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Familiar to anyone who has traveled along I-17 between the 101 and 303 and bothered to look out their side window, Pyramid Peak is aptly named. Its dimensions are almost identical to the iconic Great Pyramid at Giza (756' tall, 51-degree slope) with a hike elevation gain of 770' and possible gulley routes with slopes in the 50-degree range.
Located at the southern end of Biscuit Flat and cut off from development on the south by the CAP canal, it resides on a section of State Trust Land that used to be a favorite among ATV users but now prohibits motorized travel. As a result, the area is now incredibly quiet but has a dizzying network of double and singletrack well suited for both mountain biking and hiking.
From a geologic standpoint, it's similar to the north end of the McDowell Mountains, comprised of Porphyritic granite weathered into spheroidal boulders that allow it to maintain a much steeper slope than the basaltic lava summits typical of northern Phoenix. The integrity of the granite varies widely, with some areas providing rock-solid holds and killer traction, and others easily fractured and covered with slippery grus (the granular fragments of decomposed stone, usually from granite in arid environments).
The area's Flora is relatively sparse, with Saguaro, Barrel, and Buckhorn Cholla being the major succulent players (Teddy Bear Cholla are happily almost nonexistent). Ocotillo, Palo Verde, and Mesquite stand out among the low shrubs of Brittlebush and seasonal vegetation.
Fauna is also on the thin side, which seems surprising given the CAP canal's proximity as a water source and the number of small pools that hold water after rain, particularly to the east of Pyramid.
Access to the peak is made reasonably convenient by parking in the Deem Hills Park lot and walking west along N Deem Hills Pkwy, then turning north along W Deem Hills Pkwy, which soon veers northwest before hitting 51st Ave. Turn right and head north, which will take you to "Road Closed" signs and the CAP canal bridge. Progress beyond this point, which the signs will remind you, requires a State Trust Land Permit, which of course you now have in your pocket.
Follow the sandy N Pyramid Peak Transmission Line road north and decide which route is to your liking. You can ascend the pyramid from almost any direction, and the roads in the area will lead you pretty much anywhere you want to go. Just keep your horizon landmarks/compass/GPS handy, and you should be fine. For guide, I'll describe the Northern Approach, as I feel it's the easiest/safest.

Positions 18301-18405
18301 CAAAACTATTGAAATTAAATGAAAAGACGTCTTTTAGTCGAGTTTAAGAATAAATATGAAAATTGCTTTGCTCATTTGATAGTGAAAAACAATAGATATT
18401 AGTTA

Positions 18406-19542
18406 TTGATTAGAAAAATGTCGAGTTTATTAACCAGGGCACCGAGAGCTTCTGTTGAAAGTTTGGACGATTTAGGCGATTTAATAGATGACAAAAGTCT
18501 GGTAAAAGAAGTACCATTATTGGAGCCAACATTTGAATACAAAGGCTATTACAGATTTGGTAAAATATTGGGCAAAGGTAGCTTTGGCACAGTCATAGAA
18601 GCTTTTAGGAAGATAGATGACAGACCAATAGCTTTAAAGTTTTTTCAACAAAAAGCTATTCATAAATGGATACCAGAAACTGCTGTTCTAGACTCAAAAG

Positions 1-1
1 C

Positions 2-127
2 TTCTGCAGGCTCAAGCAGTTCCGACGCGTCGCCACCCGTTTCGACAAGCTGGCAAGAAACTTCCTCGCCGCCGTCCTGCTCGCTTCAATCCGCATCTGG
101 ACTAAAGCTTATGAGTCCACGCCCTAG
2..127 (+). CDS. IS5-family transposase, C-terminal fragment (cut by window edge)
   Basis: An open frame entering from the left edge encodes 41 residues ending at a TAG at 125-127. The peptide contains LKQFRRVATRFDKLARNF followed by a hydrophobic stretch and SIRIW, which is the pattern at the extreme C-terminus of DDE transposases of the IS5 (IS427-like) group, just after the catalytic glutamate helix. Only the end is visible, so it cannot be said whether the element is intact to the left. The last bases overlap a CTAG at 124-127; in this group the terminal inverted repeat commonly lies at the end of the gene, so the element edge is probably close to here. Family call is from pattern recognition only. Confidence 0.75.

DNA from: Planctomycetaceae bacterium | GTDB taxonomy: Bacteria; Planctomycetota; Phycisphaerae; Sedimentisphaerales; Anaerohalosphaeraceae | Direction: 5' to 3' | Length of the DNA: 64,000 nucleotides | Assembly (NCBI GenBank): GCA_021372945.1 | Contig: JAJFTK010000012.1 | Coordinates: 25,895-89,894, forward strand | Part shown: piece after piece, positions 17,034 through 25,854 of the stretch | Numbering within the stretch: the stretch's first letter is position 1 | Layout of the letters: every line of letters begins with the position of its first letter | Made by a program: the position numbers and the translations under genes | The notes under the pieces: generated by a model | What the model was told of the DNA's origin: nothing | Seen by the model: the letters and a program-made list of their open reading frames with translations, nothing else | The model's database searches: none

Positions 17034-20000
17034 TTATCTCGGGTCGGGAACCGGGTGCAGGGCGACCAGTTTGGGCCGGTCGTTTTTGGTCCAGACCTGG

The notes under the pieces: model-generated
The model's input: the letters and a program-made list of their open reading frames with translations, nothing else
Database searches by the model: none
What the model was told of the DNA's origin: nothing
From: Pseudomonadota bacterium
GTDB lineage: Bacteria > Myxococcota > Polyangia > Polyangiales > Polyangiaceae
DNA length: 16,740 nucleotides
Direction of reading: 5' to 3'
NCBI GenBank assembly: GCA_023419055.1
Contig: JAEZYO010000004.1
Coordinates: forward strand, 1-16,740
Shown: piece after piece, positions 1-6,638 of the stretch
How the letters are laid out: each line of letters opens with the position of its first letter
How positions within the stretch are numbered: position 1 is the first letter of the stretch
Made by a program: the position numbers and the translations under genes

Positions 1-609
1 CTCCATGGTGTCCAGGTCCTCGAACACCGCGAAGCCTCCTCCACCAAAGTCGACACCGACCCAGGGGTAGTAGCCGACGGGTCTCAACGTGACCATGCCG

After crossing the canal, you will see several smaller rock outcroppings to your left between you and Pyramid, and you want to get around these on their north side. Continue north under the power lines until you see a diagonal, well worn two-track leading northwest that will point basically to the base of Pyramid - take it. From here, you will pass numerous intersections, but keep choosing the one that heads in the direction of Pyramids north slope, and you will get there. As you approach the northeast corner, you will see a small outcropping on your left, and this is where you will leave the road and begin your off-trail ascent. Proceed uphill toward the rocky section visible about 3/4 of the way up, and shoot for the gully between the two largest outcrops. Honestly, if you keep scrambling uphill, there is no wrong way. As you approach the top, it will become almost completely granite boulder hopping as you reach the north lower summit. From here, you drop down and head into the big cleft boulder, a great place to hang out that is sheltered from the sun and wind. Continuing upward and to the south will take you to the actual summit, where you will find a summit register and tasty 360-degree views. Topos show a 2269' VABM, but I have dug around the entire summit area and found none. I assume it's buried more than a few inches or stolen at this point, but knock your socks off.
From here, I would recommend returning along the same path - I've summited along 5 different routes, but all of them I would recommend going up first before attempting a down climb. The southeast face is vertical rotten stone I wouldn't even rappel, and the south face, in general, is very steep with an exposure that might not be lethal but could entirely ruin your day if not more. Both the east and west slopes have a gulley that makes for a steep, loose, but direct ascent. Like all off-trail adventures, experience and good judgment, along with gloves and an essential daypack, should be all you need. The steep terrain and sometimes wobbly boulders will challenge your sense of balance. I prefer long pants, gaiters, and long sleeves, but the brush, particularly along this route, is not too bad, and you might be comfortable with less.
Access to water depends on seasonal rains, which will create pools near the eastern base of Pyramid. These become quite nasty as they bloom and churn out mosquitos. CAP canal access is illegal, but in a life-or-death situation, it is always on the table, though if you make it to the canal, houses are only a few hundred yards away at that point. Depending on the time of day, entire ascents and descents can be done in the shade of this fairly steep landmark, along with shade found amongst the boulder outcroppings to the southeast - the rest of the approach is full sun.
So if you love beating the crowds, off-trail scrambling, weathered spheroidal granite, and cool, solitary summits (but could do without Catclaw and Cholla), Pyramid might be the peak for you.
Check out the Official Route and Triplogs.